Floods in Durban – A History

Durban’s First Recorded Flood – 1856 Technology has certainly changed the way in which weather can be predicted. We can only imagine how floods and natural disasters were dealt with in the 1800’s. Nowadays, weather apps, 14 day predictions, mass broadcasts and satellite images help us prepare for natural disasters.   The recent high tides […]

Durban’s First Recorded Flood – 1856

Technology has certainly changed the way in which weather can be predicted. We can only imagine how floods and natural disasters were dealt with in the 1800’s. Nowadays, weather apps, 14 day predictions, mass broadcasts and satellite images help us prepare for natural disasters.

 

Durban Bay 1880's - Source: molegenealogy.blogspot.com
Durban Bay 1880’s – Source: molegenealogy.blogspot.com

The recent high tides in Durban prompted us to look at the history of floods and storms in Durban and we came upon this very interesting article on www.stormreport.co.za. Although we could not find actual images of the floods online, we have some pictures of what Durban looked like in the mid to late 1800’s.

Here is the blog article we found:

Floods claim more than 7000 lives a year worldwide and are the most commonly occurring natural disasters in South Africa. The highest recorded rainfall in a year in South Africa has been 180.5 inches (4585mm) at Jonker’s Hoek, near Stellenbosch in 1964.

The largest hailstones were recorded at Mafeking in December 1915. Hail punched 7.62cm (3 inch) holes through galvanized iron roofs. One reportedly weighed 1.8 kg (4 pounds) but this was probably a coalescence of several stones since meteorologists have not yet accepted a proven case of a single stone weighing more than 680 g. (1.5 pounds)

On average every square km of South African highveld and Natal receives 7 direct lightning strikes per annum. More than 250 deaths can be attributed to lightning every year in South Africa.

KwaZulu-Natal – The Great Flood of 1856

The first recorded flood in KwaZulu-Natal. 686 mm of rain was reported. On Sunday the 13th April walls of clouds were seen rising in the south-west and by 2 p.m. Durban was heavily overcast. An hour later, the rain began to descend in torrents and continue well into Tuesday afternoon.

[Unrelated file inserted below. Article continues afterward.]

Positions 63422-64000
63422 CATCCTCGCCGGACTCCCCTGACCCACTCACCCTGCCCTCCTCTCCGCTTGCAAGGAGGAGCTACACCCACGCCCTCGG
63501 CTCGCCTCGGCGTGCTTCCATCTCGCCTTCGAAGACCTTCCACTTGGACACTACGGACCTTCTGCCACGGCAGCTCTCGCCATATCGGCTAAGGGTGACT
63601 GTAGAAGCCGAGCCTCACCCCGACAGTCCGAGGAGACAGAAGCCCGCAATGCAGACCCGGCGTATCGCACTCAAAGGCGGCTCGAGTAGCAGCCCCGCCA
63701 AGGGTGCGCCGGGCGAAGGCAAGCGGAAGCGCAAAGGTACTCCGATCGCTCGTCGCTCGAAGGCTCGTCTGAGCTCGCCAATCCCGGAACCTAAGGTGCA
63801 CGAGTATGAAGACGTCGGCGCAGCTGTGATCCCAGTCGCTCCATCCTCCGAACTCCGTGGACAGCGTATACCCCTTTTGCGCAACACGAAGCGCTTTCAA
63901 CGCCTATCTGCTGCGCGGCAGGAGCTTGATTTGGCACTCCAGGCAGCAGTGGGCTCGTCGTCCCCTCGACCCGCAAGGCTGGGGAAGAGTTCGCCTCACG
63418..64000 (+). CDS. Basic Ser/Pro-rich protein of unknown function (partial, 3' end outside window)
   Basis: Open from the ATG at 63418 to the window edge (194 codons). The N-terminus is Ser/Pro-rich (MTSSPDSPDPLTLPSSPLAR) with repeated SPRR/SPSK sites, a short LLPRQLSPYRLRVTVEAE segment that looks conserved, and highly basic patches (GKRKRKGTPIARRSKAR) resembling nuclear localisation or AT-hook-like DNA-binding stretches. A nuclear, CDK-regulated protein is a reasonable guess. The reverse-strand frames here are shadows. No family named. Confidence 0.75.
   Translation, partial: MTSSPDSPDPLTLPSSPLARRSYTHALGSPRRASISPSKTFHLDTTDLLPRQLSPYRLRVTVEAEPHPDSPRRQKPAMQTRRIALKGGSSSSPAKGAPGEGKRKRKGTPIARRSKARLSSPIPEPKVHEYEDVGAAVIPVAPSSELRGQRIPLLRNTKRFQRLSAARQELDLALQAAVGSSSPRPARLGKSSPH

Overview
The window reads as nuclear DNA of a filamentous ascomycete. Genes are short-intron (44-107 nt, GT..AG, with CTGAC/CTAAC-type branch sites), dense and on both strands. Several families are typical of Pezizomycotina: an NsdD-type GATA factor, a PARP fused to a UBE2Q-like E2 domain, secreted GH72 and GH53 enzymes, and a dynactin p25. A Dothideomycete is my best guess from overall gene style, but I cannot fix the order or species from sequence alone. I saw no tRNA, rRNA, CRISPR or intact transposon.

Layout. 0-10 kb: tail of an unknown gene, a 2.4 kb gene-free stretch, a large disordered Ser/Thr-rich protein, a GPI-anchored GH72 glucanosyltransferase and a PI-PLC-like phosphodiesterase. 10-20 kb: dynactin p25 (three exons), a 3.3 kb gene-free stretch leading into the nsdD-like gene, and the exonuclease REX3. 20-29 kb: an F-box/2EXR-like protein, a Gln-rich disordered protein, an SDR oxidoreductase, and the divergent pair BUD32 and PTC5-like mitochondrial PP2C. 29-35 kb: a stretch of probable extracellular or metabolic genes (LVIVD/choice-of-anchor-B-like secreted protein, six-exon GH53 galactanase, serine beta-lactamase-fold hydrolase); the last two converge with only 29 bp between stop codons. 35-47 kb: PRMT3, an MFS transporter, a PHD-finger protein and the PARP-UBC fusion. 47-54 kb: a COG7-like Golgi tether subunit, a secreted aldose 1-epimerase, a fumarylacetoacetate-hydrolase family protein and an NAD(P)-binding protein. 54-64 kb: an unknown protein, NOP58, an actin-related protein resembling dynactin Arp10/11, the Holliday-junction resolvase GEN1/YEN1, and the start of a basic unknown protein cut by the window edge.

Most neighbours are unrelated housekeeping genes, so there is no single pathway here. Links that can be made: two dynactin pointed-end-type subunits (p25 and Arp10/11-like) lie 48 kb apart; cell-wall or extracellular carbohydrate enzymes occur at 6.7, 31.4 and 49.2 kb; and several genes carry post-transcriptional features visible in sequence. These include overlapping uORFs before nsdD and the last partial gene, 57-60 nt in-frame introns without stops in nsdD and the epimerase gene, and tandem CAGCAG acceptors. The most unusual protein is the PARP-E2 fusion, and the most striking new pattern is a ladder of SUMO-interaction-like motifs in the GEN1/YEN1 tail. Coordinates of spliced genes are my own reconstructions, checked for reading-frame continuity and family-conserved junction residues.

On the night of Monday the 14th  April the townspeople of Durban began to fear that the Umgeni would burst its banks. George Potter George Potter,the manager of the Springfield Sugar Works reported, “Within one hour, we were startled by the noise of waters as of a mighty rushing sea. Where upon arrival at the mill we found the whole surface of the flat covered with water to the depth of at least 15 feet, and a foot on the floor of the mill’.

Durban Harbour as seen from the Bluff - Source: stormreport.co.za
Durban Harbour as seen from the Bluff – Source: stormreport.co.za
Durban Docks - 1887 Source: molegenealogy.blogspot.com
Durban Docks – 1887 Source: molegenealogy.blogspot.com

Two hours later they could not remain inside this building as the water had risen to one-and-a-half metres deep, and lay five-and-a-half metres deep on the cultivated land.

The newly constructed sugar mill succumbed to the pressure of the waters and collapsed, and crops were carried away in the deluge of water. George Cato, mayor of Durban, American consul, banker, merchant and general adviser, had the bad luck to find his new schooner carried off by the flood waters. While the town was being threatened with destruction, all business was suspended.

George Cato - Mayor of Durban
George Cato – Mayor of Durban

In Pinetown nearly all the chimneys were blown away, many gables collapsed and the church destroyed.  Still further inland, in the upper reaches of the Umgeni River at Howick, the torrential waters had carried away both bridges over the river.

Source: www.stormreport.co.za